As noted in a report by the Vera Institute of Justice and the Safety and Justice Challenge, “Women often become involved with the justice system as a result of efforts to cope with life challenges such as poverty, unemployment, and significant physical or behavioral health struggles, including those related to past histories of trauma, mental illness, or substance use.”
This rings true for many of the women who transition through A New Way of Life Re-Entry Project (ANWOL). Veronica, an ANWOL resident who recently discharged from probation, credits the organization as giving her the safe space needed to reach her goals.
“Safe spaces are important because if I’m worried about my basic needs, like food and shelter, then I cannot concentrate on myself or succeeding and moving forward and doing something for myself. If you’re always worried about survival then you can’t live.”
Prior to ANWOL, Veronica had never experienced a stable living situation. As the daughter of a drug addicted mother, Veronica’s life was riddled with trauma, including sexual abuse, from its very beginning. At the age of 15, Veronica entered a marriage with the hope that she was moving to a better situation for her life. Soon after her marriage, she found herself living in a nightmare.
“I married a very, very abusive man. During the course of 20 years, he beat me unmercifully. During that time, we were selling drugs and robbing people. It was just anything for him, and anything he said, I had to do.”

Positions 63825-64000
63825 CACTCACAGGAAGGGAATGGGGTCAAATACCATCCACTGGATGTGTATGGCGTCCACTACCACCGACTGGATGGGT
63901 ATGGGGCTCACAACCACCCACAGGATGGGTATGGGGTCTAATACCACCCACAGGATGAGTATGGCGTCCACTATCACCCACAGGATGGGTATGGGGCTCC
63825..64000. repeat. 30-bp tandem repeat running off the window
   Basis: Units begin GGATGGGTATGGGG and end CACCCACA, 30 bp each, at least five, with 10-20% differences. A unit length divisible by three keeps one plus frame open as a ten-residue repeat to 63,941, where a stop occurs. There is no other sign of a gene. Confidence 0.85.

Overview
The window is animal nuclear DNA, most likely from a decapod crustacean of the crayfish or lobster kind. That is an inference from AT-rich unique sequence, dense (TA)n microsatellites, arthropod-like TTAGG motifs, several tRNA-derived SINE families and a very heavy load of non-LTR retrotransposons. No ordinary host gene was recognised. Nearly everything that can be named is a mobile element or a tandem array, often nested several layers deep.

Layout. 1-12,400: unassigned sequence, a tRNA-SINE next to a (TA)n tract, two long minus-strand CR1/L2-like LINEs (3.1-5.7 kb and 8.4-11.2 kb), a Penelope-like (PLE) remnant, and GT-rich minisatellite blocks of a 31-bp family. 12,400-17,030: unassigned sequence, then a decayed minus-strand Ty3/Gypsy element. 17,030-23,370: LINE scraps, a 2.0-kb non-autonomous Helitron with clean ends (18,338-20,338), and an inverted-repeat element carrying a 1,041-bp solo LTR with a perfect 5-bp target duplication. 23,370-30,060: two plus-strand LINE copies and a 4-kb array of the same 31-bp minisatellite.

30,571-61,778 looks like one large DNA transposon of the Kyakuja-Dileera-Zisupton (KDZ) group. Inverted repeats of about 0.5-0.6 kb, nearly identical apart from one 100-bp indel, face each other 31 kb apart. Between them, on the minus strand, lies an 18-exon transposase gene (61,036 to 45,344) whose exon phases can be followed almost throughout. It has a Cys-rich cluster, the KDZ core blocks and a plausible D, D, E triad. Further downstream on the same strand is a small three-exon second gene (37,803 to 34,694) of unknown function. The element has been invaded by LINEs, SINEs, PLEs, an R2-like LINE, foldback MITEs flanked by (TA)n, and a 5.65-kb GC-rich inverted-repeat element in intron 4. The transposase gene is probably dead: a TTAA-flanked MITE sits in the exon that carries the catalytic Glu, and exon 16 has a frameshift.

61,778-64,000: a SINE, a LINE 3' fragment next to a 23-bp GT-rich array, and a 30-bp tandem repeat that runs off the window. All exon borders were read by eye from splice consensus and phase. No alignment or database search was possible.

One night, her husband shot her in the ankle, and now she suffers a lifelong disability.
As she cycled in and out of prison, Veronica realized that she truly wanted a meaningful future.
“The revelation hit me about eight months before I was scheduled to go home. A lady inside asked me, ‘if you died today, who would show up to your funeral and what would they say?’ I couldn’t pick five people on my hand that would show up… That was the worst feeling in the world for me. But then it’s like ‘Get off the pot – what are you going to do?’”
Following this revelation, Veronica began doing research and looking for opportunities post release.
“I knew I couldn’t do this by myself or with the same mentality and the same people. You can’t do the same thing and expect that it’s going to be different.”
Now, for the first time since she was a teenager, she is not under any mandatory supervision.
“I knew how to live in society, but I was living for the next day. But now I could live and kind of plan a little bit for a future and I was never able to do that before. I had to live in the moment; I was surviving. I was never living, and now I finally have a chance to live.”
With her newfound freedom, Veronica realizes she deserves to embrace and live a happy life.
“My motivation is different now – it’s not for anyone, it’s finally for me. I’m trying to build my relationship with my daughter again. My daughter is 24 years old and she doesn’t know her mother. I’m trying to build a relationship with me again, like ‘Who are you? Who am I?’”
Veronica is currently a dispatcher for a construction company and hopes to one day open a battered women’s shelter that will cater to both women and their children.
“Life is exciting to me at almost 50. It takes some longer than others I guess, but I’ve got it.”